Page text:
# Which months have the higher number of orders?

For week 29 of #WorkoutWednesday2019, Luke Stanke set the challenge above (described here), which is comparing the overall average of orders placed per day against the average for each month.

On the face of it, this didn’t seem too bad (especially for a challenge set by Luke).  Some days when I tackle these challenges, the path I take can be long and arduous with several false starts along the way; the result being more of a ‘happy accident’ than anything of real coherence. Luckily for me, since I’d promised to start blogging on these challenges, this wasn’t one of them.

My usual approach to any of these challenges is to take some time reviewing the published viz on Tableau Public; hovering over the various marks to understand what’s on the tooltips and seeing if I can get any clues into how the various objects (marks, views, legends, titles etc) have been rendered, whether axis are being sneakily used, understanding the interactivity at play etc.

My next step is to then get the figures right based on what’s presented.  I typically like to create a ‘data’ sheet in the workbook – a tabular view of the data and associated calculations I have built, so I can easily sense check with the published viz whether my assumptions and computations are valid, and it provides a useful reference point if I’m trying to figure out what I did sometime later.

So I started this challenge the same way.

First up, I assumed the ‘line’ was probably a reference line, and hovering over the viz confirmed this.  Everything else seemed pretty straightforward, so onto the figures.

1. Average no of orders per day per segment

This is what the line represents, and do to this I need to find the total number of orders placed per segment and the total number of days on which orders were placed for each segment.  The average is then just count orders / count days.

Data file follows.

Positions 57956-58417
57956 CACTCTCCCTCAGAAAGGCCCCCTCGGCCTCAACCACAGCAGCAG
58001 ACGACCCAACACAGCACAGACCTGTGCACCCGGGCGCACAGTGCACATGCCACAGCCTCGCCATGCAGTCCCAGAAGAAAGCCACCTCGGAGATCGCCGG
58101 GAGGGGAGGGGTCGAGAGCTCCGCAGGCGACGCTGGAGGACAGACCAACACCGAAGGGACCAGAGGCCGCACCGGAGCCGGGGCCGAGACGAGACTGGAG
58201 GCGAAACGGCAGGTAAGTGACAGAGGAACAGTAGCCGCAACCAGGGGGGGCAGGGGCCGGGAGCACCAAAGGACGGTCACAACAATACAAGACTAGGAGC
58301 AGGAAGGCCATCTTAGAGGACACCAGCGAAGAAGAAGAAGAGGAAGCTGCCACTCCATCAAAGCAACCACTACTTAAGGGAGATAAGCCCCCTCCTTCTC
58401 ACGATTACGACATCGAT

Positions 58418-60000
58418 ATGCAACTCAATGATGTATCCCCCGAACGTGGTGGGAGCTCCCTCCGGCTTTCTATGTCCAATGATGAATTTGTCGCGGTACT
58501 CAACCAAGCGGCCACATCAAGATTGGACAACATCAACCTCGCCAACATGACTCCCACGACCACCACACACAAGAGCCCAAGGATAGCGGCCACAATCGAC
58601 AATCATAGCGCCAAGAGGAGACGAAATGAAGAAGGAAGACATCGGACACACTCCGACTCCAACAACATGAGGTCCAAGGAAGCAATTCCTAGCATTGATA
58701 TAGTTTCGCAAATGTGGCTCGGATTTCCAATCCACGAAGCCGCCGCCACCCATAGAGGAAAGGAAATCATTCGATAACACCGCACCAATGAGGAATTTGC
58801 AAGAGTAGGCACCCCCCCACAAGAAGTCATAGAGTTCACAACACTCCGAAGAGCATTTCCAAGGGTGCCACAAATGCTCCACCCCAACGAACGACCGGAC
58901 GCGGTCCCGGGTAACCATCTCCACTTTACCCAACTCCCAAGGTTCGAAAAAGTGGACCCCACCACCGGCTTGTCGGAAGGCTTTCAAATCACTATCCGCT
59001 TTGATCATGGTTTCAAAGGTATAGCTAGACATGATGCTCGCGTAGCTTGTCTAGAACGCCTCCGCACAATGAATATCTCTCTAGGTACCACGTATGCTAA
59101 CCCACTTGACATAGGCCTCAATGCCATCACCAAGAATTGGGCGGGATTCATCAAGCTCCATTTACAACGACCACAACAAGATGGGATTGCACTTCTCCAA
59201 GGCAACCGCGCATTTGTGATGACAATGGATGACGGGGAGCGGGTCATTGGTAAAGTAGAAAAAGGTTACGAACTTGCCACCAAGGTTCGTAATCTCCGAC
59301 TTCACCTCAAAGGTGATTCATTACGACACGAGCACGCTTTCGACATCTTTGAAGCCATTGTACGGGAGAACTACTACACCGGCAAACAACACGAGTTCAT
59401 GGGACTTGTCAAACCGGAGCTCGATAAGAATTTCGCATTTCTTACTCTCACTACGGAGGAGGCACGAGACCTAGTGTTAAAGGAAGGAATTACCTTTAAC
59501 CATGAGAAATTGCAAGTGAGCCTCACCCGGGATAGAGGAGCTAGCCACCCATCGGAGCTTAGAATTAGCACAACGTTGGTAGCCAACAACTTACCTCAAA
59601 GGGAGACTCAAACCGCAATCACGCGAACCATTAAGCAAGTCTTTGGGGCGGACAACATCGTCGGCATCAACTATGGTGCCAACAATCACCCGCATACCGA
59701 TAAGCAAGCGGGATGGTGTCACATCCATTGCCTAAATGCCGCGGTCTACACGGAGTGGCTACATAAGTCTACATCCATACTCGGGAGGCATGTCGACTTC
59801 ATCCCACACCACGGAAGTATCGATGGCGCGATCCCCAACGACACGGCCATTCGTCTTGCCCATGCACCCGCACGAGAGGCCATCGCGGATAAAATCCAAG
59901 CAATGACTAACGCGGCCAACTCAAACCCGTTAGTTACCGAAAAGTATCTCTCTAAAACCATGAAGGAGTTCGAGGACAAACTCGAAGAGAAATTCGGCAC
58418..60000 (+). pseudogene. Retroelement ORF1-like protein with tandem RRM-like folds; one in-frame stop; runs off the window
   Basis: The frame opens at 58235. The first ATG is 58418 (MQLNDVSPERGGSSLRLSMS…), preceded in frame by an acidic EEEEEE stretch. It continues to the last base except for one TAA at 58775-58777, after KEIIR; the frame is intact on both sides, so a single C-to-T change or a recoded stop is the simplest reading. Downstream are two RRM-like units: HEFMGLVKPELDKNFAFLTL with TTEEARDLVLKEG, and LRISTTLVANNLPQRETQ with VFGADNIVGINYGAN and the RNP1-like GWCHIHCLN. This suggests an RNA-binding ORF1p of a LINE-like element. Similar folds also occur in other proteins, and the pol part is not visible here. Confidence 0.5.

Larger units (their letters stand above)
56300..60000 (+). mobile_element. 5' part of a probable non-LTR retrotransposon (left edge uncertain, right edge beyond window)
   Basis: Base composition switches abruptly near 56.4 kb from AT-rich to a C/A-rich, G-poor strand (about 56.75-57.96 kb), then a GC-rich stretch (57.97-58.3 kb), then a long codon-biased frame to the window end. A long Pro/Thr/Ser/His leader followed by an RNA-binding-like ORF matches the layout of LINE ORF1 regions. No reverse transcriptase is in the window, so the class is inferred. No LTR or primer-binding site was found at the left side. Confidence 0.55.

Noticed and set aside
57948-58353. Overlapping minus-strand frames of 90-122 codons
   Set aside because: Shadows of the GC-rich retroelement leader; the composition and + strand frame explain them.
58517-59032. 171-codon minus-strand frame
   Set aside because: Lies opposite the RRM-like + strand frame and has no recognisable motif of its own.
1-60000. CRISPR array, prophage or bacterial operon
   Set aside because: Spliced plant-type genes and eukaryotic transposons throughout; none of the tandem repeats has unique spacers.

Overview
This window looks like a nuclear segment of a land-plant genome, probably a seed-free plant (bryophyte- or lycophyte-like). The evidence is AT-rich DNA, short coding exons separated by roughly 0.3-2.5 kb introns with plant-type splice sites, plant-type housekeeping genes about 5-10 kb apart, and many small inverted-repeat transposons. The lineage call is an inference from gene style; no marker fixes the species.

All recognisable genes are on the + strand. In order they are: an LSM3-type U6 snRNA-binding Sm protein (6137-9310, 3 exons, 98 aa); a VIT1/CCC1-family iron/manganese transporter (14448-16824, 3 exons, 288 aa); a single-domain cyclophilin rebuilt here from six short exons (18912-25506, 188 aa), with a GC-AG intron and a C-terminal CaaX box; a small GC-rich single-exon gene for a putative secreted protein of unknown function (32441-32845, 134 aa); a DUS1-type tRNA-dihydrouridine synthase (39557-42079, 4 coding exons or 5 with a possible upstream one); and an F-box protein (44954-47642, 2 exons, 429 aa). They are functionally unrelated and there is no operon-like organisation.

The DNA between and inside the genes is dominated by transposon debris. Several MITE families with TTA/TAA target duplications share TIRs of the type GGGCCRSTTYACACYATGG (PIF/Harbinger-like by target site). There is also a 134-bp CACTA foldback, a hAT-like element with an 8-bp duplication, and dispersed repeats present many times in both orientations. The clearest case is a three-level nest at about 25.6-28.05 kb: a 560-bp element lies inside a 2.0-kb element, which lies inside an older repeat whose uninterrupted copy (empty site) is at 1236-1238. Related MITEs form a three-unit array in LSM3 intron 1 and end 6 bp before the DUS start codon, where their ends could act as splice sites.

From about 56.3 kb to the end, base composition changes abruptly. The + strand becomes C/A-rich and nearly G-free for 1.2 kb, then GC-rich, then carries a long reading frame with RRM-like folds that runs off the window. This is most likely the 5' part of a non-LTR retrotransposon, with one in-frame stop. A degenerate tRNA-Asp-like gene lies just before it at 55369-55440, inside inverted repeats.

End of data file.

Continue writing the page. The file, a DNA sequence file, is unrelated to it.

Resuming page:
Some people will create everything in a single calculated field, but I like to break things up to help me troubleshoot if things don’t quite work as intended, so I ended up with 3 calculated fields, and since the overall average was required at a level higher than the level of detail being displayed (which is month in this viz), I figured LoD calculations were the way to go.

Count Orders Per Segment

{FIXED [Segment]: COUNTD([Order ID])}

For each segment, count the number of distinct orders that exist.

Count Days Per Segment

{FIXED [Segment]: COUNTD([Order Date])}

For each segment, count the number of distinct days on which an order was placed.

Overall Avg Orders Per Day Per Segment

SUM([Count Orders per Segment]) / SUM([Count Days Per Segment])

Format this to 2dp.

2. Avg no of orders per day per segment per month

This is what each coloured ‘bar’ represents, and for this I needed to find the total number of orders placed per segment per month, and the total number of days in each month on which orders were placed for each segment.   I chose to stick with LoDs again for this :

Count Orders Per Segment Per Month

{FIXED [Segment], MONTH([Order Date]): COUNTD([Order ID])}

For each segment and month, count the number of distinct orders that exist.

Count Days Per Segment Per Month

{FIXED [Segment], MONTH([Order Date]): COUNTD([Order Date])}

For each segment and month, count the number of distinct days that an order was placed.

Avg Orders Per Day Per Segment Per Month

SUM([Count Orders Per Segment Per Month]) / SUM([Count Days Per Segment Per Month])

Format this to 2dp.

Putting these fields out in a table, you can see the first three columns contain the same values for each segment even though the data is being displayed at the month level.  The final 3 columns are the monthly figures.  These numbers all reconcile back to the data displayed on the viz.

So I’m heading in the right direction, now onto the next bit.

The requirement is to Label the bars with the percent difference between the monthly value and the overall value”, so I need another field…

3.  % Difference

…which is basically the difference between column 3 and column 6 above, as a proportion of column 3

([Avg Orders Per Day Per Segment Per Month]-[Overall Avg Orders Per Day Per Segment])/[Overall Avg Orders Per Day Per Segment]